OCC Alum Lands Role as Computational Biologist at Boston Children’s Hospital

Michelle McNulty loved photography. Not certain what career path she wanted to pursue, she chose Oakland Community College as an affordable way to exploreMichelle McNulty her interests. It led to an associate in applied science, photographic technology degree. 

“I started in the graphic design program and switched to photography. Along the way, I realized my love for math and science,” McNulty said.  While she enjoyed photography as a hobby, she knew she was not interested in turning it into a career. 

Her positive experiences in math and science classes at OCC led her to explore careers in STEM. 

McNulty went to University of Michigan–Flint and received a Bachelor of Arts in secondary education and was certified to teach math and biology.  

“After teaching for three years, I realized it wasn’t the career for me, and again made the choice to go back to school. I couldn’t decide between genetics or statistics, then I learned about biostatistics. I graduated with my master of science in biostatistics from the University of Michigan in 2018.” 

McNulty now works at Boston Children’s Hospital as a computational biologist in a pediatric nephrology research lab. “I use computer programming and statistics to discover genetic contributions to kidney disease. I also work with mRNA and epigenomic data to understand how genes are regulated in the kidney.” 

The impressive career path is something that makes McNulty and her family extremely proud. “I am the first and only in my family to complete a bachelor’s degree. My parents have been highly supportive of all my education and career changes.” 

OCC teachers taught her great lessons and made her laugh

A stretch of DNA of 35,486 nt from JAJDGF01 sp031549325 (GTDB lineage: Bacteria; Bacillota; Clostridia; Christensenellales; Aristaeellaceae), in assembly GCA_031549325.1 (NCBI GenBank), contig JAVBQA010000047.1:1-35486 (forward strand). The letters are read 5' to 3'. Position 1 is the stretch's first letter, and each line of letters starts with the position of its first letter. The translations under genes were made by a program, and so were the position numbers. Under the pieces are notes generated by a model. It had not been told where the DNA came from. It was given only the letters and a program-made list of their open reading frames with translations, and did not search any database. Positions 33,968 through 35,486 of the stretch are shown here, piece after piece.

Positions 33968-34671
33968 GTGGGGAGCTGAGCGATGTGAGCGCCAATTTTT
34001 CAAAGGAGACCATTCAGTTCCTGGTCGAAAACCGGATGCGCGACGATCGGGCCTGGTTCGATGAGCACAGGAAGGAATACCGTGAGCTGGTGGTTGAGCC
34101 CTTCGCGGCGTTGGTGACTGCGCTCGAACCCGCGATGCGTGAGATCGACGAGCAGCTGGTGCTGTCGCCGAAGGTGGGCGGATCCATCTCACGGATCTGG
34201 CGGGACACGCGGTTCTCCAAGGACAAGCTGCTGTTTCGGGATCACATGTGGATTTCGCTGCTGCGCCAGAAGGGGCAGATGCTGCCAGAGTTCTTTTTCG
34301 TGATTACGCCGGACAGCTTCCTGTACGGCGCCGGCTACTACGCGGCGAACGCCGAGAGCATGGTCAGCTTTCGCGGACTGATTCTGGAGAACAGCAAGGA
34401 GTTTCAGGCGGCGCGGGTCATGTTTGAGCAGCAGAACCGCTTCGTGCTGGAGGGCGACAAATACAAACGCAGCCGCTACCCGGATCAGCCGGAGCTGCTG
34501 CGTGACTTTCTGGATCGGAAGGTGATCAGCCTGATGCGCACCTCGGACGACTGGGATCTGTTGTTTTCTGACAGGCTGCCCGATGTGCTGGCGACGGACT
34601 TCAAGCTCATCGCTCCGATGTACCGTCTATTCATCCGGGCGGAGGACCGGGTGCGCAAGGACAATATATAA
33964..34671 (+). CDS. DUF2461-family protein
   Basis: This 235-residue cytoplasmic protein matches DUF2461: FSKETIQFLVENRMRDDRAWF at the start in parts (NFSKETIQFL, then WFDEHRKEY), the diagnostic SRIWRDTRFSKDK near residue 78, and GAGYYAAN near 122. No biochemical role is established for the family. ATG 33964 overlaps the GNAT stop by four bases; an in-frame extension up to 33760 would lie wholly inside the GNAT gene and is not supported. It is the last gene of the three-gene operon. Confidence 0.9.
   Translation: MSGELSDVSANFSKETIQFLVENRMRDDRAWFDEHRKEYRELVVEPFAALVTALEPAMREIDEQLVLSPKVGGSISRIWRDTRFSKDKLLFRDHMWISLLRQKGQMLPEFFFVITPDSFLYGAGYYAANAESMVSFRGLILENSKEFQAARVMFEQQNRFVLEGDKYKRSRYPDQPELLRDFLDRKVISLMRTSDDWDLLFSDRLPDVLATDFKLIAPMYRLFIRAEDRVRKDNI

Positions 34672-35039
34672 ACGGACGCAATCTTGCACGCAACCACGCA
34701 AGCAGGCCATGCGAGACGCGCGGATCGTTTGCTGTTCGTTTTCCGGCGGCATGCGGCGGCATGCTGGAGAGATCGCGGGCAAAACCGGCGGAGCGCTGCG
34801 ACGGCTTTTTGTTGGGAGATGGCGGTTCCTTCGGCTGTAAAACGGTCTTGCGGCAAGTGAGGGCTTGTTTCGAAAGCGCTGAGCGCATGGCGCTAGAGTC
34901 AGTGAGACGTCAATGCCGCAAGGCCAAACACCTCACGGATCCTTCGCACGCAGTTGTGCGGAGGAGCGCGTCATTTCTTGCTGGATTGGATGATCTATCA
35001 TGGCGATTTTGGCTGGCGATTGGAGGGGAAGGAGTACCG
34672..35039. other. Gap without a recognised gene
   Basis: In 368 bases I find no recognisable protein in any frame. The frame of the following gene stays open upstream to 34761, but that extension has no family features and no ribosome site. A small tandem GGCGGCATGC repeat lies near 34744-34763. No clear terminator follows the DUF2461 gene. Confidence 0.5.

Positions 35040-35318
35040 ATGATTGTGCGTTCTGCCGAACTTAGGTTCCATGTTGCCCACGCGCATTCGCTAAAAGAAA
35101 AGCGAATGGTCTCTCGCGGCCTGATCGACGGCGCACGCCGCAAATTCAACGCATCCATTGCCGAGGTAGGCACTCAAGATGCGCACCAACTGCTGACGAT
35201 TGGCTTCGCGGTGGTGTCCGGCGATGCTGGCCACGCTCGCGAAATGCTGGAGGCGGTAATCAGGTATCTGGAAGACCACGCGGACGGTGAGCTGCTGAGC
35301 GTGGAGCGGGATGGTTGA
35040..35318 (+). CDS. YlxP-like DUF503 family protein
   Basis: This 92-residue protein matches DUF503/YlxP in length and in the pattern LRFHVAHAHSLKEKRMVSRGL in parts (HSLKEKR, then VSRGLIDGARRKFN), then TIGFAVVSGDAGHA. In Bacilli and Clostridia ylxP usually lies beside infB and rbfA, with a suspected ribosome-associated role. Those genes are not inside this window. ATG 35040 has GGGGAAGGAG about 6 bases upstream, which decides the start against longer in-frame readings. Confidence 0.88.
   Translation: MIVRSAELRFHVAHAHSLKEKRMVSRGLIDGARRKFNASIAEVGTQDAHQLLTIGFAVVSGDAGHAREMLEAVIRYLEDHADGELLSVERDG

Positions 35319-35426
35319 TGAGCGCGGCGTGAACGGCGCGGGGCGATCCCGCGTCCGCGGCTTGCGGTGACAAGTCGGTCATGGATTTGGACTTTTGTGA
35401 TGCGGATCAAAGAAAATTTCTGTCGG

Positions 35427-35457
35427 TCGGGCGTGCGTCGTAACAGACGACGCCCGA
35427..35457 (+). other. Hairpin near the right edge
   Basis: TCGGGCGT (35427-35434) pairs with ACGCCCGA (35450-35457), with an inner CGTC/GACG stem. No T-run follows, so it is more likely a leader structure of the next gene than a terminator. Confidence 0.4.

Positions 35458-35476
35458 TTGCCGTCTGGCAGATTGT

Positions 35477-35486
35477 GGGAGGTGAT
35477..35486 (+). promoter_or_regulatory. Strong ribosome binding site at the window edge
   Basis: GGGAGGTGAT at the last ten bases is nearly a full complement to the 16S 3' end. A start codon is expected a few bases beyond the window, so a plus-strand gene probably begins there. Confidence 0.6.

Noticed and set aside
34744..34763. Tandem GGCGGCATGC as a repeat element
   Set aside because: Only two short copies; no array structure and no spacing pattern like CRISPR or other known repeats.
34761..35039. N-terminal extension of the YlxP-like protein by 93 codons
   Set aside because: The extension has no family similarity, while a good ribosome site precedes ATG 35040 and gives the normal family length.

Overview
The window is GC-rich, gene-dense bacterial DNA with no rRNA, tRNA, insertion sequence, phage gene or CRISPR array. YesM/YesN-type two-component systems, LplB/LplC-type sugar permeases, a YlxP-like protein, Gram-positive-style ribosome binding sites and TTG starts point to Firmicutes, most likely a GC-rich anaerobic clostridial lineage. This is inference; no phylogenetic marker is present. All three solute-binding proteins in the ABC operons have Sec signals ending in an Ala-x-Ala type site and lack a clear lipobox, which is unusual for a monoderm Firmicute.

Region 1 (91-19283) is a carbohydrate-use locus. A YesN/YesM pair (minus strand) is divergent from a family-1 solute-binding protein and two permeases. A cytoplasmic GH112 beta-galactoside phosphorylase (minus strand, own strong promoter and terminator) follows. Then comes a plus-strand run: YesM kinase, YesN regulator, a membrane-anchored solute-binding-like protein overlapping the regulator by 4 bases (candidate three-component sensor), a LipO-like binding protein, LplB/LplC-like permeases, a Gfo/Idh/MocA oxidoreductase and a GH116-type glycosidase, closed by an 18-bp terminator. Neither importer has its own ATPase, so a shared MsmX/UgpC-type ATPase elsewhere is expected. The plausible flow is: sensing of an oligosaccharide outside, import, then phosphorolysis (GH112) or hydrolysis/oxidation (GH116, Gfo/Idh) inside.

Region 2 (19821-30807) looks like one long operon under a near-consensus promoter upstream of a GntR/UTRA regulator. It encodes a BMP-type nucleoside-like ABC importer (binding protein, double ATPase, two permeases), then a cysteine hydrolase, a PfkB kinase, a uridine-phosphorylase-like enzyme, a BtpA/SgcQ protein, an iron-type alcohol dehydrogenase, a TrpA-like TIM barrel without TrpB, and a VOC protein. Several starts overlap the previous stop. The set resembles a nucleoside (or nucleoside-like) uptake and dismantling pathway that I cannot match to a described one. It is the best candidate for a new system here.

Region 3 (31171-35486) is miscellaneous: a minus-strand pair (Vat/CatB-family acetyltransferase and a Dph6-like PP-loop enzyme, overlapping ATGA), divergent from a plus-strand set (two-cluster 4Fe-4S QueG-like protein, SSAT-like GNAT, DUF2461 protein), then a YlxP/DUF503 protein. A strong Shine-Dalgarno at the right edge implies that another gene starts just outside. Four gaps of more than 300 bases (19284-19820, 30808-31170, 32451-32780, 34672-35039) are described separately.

“My earth science professor was very enthusiastic and passionate about what he was teaching, which increased my interest in the science field and my physics professor didn’t allow calculators on exams, which challenged me to refine my math skills.” 

She also said photography faculty member Robert Kangas was also very memorable. 

“He was a great professor and challenged me to become a better photographer. Also, anyone that wears a Canadian tuxedo and listens to The Kinks in class is cool in my book.” 

Tips for other students thinking about Community College 

McNulty says since it’s challenging to explore interests with the cost of education in the United States, she strongly encourages those not set on their majors to explore different classes at an affordable community college.  

“Do not be afraid to try something new or something you don’t think you’re “good” at. Changing fields multiple times was scary, but I’ve found that I’m much happier when I follow where my heart leads me.” 


About OCC 
Offering nearly 100 degrees and certificates, OCC is Michigan’s largest multi-campus community college and one of the top transfer institutions in the state. The College provides academic, career training and enriching experiences, designed to empower students to reach their potential and enhance our community. More than 1 million students have enrolled in the College since it opened in 1965. A seven-person Board of Trustees governs OCC. Board members are elected on a non-partisan, at-large basis, serve as volunteers and are not paid. Mission statement: OCC is committed to empowering our students to succeed and advancing our community. Learn more at oaklandcc.edu.   
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